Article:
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The Keys of Egypt | Adkins History

The Keys of Egypt: The Race to Crack the Hieroglyph Code

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THE SECRETS OF THOTH AND THE KEYS OF ENOCH

‘Champollion’s story has long deserved to be told, and the husband-and-wife authors of The Keys of Egypt have told it extremely well, producing a fascinating account of the race to unlock the cryptic language of the pharaohs … The Keys of Egypt – always readable and enjoyable – is a worthy tribute to the man who named, and unlocked, the Valley of the Kings’ (Giles Milton, )

‘But an even more gripping journey into things Egyptological can be found in The Keys of Egypt – a compulsive account of the life of Jean-Francois Champollion … As told by the Adkinses, Champollion’s life is the stuff of a 19th-century novel … A first-rate blend of high scholarship and great narrative pace, this is one of those rare, wondrous books which turns an intellectual adventure into high drama. It deserves a huge audience’ (Douglas Kennedy, )

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    ‘The Keys of Egypt reads like a gripping detective story, moving along at a good pace, as well as offering the reader an introduction into how hieroglyphs can be understood. This is a “must read” for anyone interested in Egyptology’ (Lori-Ann Foley, )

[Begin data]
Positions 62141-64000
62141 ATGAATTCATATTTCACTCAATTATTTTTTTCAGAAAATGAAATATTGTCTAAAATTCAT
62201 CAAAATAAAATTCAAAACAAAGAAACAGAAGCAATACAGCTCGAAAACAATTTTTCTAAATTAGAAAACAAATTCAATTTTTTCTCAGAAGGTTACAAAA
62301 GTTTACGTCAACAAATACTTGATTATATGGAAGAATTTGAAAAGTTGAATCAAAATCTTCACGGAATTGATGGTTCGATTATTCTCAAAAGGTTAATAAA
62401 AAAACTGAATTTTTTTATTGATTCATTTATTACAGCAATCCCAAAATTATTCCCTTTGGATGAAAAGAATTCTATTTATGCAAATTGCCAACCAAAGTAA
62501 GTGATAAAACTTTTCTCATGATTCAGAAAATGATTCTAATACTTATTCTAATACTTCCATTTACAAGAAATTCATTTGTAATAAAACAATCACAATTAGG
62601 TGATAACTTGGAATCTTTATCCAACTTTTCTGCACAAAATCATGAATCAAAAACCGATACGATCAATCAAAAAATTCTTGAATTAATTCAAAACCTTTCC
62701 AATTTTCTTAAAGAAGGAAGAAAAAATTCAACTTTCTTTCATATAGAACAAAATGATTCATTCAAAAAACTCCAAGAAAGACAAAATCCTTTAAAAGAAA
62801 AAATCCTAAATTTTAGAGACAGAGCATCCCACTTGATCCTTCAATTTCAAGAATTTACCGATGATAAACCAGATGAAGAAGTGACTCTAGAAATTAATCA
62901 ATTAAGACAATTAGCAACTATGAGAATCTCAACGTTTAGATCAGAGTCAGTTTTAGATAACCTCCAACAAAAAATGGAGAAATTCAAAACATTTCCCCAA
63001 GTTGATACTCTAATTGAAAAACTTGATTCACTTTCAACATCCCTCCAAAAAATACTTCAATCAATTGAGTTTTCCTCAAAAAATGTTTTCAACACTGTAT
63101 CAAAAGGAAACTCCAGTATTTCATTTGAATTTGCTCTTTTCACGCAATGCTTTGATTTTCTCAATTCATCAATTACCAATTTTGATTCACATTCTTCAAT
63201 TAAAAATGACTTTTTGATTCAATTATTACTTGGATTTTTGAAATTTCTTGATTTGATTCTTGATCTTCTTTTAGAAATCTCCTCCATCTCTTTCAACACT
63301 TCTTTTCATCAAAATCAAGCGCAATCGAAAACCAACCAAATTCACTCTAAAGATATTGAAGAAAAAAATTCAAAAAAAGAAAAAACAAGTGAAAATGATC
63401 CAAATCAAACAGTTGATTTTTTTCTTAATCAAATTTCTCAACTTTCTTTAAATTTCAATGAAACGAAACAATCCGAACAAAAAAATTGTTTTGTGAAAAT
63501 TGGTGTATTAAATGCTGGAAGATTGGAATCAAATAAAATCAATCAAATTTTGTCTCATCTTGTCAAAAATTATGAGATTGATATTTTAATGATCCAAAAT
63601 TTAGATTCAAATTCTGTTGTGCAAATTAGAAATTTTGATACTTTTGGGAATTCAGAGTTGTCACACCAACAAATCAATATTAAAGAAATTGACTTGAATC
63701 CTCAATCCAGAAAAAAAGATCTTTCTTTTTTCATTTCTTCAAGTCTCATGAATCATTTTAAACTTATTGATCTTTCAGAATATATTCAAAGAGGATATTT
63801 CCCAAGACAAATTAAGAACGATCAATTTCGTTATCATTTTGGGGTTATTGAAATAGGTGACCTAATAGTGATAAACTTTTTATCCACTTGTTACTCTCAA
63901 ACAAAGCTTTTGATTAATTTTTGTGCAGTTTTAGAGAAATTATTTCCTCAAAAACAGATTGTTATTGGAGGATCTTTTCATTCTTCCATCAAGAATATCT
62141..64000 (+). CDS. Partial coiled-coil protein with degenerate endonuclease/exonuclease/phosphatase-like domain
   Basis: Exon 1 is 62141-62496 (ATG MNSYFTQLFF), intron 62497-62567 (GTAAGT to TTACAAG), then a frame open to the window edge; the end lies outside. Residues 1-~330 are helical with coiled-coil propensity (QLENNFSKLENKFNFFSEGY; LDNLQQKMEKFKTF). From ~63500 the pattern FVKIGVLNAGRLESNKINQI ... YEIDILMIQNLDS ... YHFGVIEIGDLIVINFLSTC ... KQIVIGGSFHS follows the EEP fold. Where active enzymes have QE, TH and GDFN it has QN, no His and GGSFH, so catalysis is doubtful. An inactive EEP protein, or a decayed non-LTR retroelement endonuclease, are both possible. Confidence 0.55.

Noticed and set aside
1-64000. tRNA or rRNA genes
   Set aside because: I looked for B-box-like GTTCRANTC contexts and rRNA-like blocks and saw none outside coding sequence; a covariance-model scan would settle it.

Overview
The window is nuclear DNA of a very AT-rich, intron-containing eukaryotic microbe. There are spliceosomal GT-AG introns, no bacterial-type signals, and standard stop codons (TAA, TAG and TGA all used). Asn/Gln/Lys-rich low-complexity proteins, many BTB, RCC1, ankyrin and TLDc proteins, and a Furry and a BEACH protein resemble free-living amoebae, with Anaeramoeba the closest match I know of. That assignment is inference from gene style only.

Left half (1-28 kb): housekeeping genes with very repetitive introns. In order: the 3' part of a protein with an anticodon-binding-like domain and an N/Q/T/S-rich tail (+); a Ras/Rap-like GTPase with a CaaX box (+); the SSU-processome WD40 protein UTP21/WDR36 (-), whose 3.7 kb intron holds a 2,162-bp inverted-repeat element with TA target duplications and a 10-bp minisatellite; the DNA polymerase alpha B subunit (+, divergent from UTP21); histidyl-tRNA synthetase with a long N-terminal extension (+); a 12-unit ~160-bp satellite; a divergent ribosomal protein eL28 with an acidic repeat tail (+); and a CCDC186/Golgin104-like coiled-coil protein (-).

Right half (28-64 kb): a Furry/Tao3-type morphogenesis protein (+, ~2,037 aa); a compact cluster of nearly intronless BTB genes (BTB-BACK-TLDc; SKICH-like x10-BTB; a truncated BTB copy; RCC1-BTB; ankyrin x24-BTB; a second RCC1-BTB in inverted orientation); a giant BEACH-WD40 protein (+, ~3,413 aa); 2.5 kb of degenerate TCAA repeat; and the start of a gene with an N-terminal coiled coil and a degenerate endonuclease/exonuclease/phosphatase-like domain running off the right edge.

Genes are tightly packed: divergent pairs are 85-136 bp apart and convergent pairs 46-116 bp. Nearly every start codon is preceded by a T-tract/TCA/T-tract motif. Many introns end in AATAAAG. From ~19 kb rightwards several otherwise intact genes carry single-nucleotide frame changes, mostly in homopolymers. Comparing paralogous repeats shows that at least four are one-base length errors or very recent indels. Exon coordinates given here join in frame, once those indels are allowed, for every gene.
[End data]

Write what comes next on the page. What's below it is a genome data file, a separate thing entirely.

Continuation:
What Champollion Found

    In "The Keys of Egypt," Lesley and Roy Adkins explore the amazing story of Champollion and his discovery of a system to understand hieroglyphs. As the authors write, "Champollion's success was based on twenty years of obsessive hard work, all too often in difficult circumstances, and he would soon be able to read the literature from 3,000 years of human history that had been unintelligible for centuries." Through his many years of work, the wonders of Egypt was finally opened to the world.

    As he reassembled pieces of papyrus, Champollion said, "I have gathered, while scarcely breathing for fear of reducing them to powder, such little pieces of papyrus, the last and only refuge of the memory of a king who in his lifetime perhaps found himself cramped in the immense palace of Karnak."

    With Champollion's important breakthrough, we were able to read and understand the narrative works of Egyptian literature, along with an assorted array of letters, treatises, lists, archives, and accounts from ancient Egypt.